What is REACH/chemicals regulatory compliance all about?
Europe has a comprehensive regulatory regime on the regulation of chemicals, the so-called REACH (Registration, Evaluation, Authorisation and Restriction of CHemicals) regime. REACH is an EU Regulation dated 18 December 2006. REACH addresses the production and use of chemical substances, and their potential impact on both human health and the environment. It is hundreds of pages long and took seven years to pass. Some have described it as the most complex legislation in the European Union’s history – it is no exaggeration to say that it is a massive and complex system. REACH entered into force on 1 June 2007, with a phased implementation over the next decade – an enormous amount of compliance work has been undertaken by organisations affected by it, some of which is still ongoing (e.g. 31 May 2018 was the registration deadline for the tonnage range between 1 and 100 tonnes which was the last major REACH milestone). The REACH regulator is the European Chemicals Agency (ECHA), based in Helsinki, Finland. Bear in mind also that, although it covers a lot, REACH is one amongst other EU rules relating to chemicals – notable other rules concern classification and labelling.
Will Brexit have an impact?
REACH is entirely EU based and driven. Therefore Brexit will have a major impact on the chemicals industry and related sectors such as manufacturing. Post-Brexit it may be that the UK has its own REACH-type chemicals regulatory regime, but there are a large number of core issues that would still need to be resolved. Unfortunately there is still great uncertainty as regards what will happen on the chemicals regulatory front post Brexit and there are many very serious issues that need to be considered for those affected in the UK (especially if there is no deal on Brexit), including some of the following highlighted below:
- What will happen to existing registrations and authorisations? In a worst-case scenario if there is no deal on Brexit, existing registration and authorisations will likely cease to exist;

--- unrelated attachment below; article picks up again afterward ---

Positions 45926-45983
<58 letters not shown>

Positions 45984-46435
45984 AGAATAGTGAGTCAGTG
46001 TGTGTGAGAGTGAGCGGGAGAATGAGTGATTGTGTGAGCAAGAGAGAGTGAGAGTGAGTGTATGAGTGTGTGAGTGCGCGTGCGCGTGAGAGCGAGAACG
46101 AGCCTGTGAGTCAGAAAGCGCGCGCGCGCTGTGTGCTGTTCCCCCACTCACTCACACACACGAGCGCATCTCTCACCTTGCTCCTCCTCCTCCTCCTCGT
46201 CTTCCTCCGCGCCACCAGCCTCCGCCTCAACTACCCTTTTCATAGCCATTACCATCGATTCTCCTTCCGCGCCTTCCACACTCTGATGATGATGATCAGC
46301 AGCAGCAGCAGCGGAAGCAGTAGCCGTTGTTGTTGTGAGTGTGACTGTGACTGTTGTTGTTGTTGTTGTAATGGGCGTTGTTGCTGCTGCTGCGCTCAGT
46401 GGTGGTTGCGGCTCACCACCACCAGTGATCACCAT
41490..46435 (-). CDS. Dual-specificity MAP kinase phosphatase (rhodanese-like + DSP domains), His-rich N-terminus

- Will the UK be able to have some kind of associate membership of the ECHA? Although this has been expressed as desirable in the UK, generally-speaking the EU is opposed to the UK having a pick-and-mix approach to the Single Market under Brexit so this might not be achievable;
- What about agreements and contracts? Under REACH, organisations will have pooled together under so called data-sharing and other co-operation agreements concerning various aspects of REACH (including with regard to access to the ECHA’s database), and organisations will have an array of supply agreements in place that depend on REACH. All such arrangements will need to be significantly re-negotiated and revised;
- What about tariffs? If there is no deal on Brexit, the fall-back position is the WTO tariffs scenario under which the UK and the EU would have to apply tariffs to each other’s goods along with other trade restrictions – customs formalities are just one of many issues that will need to be addressed;
- What will a UK regime look like? Some kind of mutual recognition scheme might be achievable, but the devil will be in the detail on this. Presumably organisations will have to register chemicals in the UK. The UK is likely to have to meet REACH environmental and health and safety standards. Whatever possible duplication and other extra possible regulatory requirements will be in place will likely mean extra compliance costs for organisations.
What will happen as regards REACH and Brexit is of major concern especially as it is an area about which there is currently still so much uncertainty and there is so much at stake for organisations both in terms of what they will have to do in the UK and also to maintain their presence in the EU. If they haven’t done so already organisations must therefore have some kind of major contingency plan in place, although admittedly this will be very challenging given the sheer scale and number of uncertainties.
For a previous article about REACH please see here: http://www.corderycompliance.com/blog-eu-chemicals-regulatory-update-deadlines-and-court-cases/ and for previous experience on chemicals regulatory work please see here: http://www.corderycompliance.com/chemicals-regulatory/.
For our glossary on Brexit please see here: http://www.corderycompliance.com/brexit-glossary/.
We’ve also written on other Brexit topics here: http://www.corderycompliance.com/category/brexit/. Cordery’s Brexit task force includes lawyers experienced in dealing with UK & EU authorities on a wide range of compliance issues.
The implications of Brexit are rapidly evolving. This note is based on a number of assumptions which may change. There is no substitute for legal advice on your particular circumstances.
See also our short film here on Brexit and Compliance where André Bywater & Jonathan Armstrong discuss how compliance might change post-Brexit. They look at a number of distinct areas of compliance including modern slavery, sanctions and data protection and walk through what businesses might want to do now to make sure they comply.
For more information please contact André Bywater or Jonathan Armstrong who are lawyers with Cordery in London where their focus is on compliance issues.
Office: +44 (0)207 075 1785
Office: +44 (0)207 075 1784